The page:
The governor of Florida is flushing out sexual groomers of children, and making it look almost easy.
A number of “civil rights groups” have now joined the National Center for Lesbian Rights and families in Florida to sue over the state’s new Parental Rights in Education law, plainly revealing themselves to be invested in the early sexualization of other people’s children.
Filed April 14 in federal court, the lawsuit accuses the new law of being “an unlawful attempt to stigmatize, silence, and erase LGBTQ people in Florida’s public schools,” because the plaintiffs can no longer tell schoolchildren from kindergarten to fourth grade about the plaintiffs’ own sexuality, and about gender-bending.
The suit was filed by attorneys for Kaplan Hecker & Fink LLP for the lesbian group as well as a number of students, parents and one teacher, reports Politico. Gov. Ron DeSantis, the Florida Department of Education, the state Board of Education and some local school boards are among the defendants.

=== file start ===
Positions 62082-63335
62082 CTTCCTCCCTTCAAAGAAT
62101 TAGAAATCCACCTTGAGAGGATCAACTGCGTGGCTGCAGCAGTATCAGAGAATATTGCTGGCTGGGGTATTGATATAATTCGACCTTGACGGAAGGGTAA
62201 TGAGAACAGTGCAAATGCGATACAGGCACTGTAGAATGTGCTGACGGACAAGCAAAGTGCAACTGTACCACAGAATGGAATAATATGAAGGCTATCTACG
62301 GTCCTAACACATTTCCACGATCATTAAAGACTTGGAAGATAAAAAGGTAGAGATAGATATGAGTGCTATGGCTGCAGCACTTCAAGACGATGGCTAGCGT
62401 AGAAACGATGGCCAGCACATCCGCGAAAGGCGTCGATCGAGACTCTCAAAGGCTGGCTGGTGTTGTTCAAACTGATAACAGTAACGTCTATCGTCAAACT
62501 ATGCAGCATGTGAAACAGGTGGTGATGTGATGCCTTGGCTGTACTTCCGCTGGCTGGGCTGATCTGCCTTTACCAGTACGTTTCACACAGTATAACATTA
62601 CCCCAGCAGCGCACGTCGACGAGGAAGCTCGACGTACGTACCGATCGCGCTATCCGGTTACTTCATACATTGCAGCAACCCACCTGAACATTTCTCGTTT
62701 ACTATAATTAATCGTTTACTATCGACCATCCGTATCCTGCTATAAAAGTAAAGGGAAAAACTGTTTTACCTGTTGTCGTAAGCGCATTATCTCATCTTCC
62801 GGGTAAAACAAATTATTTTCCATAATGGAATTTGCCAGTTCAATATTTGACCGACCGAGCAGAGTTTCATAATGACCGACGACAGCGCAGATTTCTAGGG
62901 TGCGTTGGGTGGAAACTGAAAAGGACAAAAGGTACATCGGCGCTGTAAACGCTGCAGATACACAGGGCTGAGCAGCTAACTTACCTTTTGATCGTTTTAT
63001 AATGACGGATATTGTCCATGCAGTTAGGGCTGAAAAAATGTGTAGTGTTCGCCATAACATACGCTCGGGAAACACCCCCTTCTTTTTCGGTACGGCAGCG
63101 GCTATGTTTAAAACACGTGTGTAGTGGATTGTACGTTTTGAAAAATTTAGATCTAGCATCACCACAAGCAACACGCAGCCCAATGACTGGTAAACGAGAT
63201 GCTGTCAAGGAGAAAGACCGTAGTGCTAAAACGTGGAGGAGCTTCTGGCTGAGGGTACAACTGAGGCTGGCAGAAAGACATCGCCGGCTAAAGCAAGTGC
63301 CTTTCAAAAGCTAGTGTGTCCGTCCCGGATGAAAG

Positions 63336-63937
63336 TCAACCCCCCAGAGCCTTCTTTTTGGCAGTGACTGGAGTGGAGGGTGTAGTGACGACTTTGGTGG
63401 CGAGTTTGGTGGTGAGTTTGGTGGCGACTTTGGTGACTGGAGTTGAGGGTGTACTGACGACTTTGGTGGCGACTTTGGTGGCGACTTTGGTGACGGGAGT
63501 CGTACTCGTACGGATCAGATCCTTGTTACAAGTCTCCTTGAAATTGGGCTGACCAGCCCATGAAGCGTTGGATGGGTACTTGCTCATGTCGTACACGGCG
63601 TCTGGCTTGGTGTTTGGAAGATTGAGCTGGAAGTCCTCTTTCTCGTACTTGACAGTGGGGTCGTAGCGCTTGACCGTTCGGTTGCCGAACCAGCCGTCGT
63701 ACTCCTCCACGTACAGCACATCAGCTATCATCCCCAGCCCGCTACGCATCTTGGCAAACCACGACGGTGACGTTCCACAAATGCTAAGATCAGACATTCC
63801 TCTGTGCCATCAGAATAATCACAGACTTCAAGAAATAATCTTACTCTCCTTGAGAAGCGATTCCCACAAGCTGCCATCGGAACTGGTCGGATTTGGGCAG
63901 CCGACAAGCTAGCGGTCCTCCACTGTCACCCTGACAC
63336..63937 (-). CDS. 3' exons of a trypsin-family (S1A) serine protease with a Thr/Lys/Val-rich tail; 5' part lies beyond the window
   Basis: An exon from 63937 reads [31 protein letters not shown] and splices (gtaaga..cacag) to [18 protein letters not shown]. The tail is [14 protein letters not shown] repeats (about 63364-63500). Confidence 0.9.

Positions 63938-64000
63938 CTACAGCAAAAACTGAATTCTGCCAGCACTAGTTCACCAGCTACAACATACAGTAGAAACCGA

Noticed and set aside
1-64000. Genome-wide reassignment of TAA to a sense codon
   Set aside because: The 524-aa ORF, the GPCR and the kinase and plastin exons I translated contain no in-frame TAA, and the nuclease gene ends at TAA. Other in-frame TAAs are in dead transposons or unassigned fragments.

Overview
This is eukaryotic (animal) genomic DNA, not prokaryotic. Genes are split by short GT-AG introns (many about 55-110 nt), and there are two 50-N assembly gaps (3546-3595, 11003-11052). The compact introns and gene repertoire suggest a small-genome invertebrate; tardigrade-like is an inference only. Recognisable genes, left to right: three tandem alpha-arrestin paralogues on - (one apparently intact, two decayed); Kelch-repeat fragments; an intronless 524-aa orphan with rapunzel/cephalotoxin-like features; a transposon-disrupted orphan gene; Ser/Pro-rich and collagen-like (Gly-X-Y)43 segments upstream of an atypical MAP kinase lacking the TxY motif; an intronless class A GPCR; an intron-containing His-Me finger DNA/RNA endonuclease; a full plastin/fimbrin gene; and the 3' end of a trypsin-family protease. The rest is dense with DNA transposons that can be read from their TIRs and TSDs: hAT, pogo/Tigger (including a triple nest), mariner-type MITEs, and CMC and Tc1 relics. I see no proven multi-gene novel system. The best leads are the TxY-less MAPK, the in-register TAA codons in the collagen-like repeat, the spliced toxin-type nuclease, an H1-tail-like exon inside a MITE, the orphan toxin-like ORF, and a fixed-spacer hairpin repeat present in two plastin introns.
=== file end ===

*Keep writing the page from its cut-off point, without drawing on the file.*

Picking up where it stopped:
In their 80-page complaint, opponents of the new Florida law call it “extraordinary government intrusion on the free speech and equal protection rights” in public schools, and argue that the legislation violates the First and 14th Amendments to the U.S. Constitution and federal Title IX rules.
Filed in Florida’s northern district in Tallahassee, the complaint also argues that LGBTQ students and parents are “unsure about whether they can express or discuss their identities.” It adds that they “worry about detention or other possible discipline or exclusion that may result if they do.”
In other words, little kids want to talk about sex with well-meaning liberal adults, who are just trying to let them.
The suit accuses the legislation of “vagueness” in keeping public school adults from talking to your kids about sexual perversions, and alleges that the law puts the local plaintiffs and other members of the LGBTQ community in danger and claims that the “subordination and erasure of LGBTQ life” that the law “seeks to achieve” has already begun, imposing “concrete harms on countless children and families in Florida.”
In a statement obtained by Politico, a DeSantis representative responded by saying that the law “does not single out any particular group, orientation, or identity.”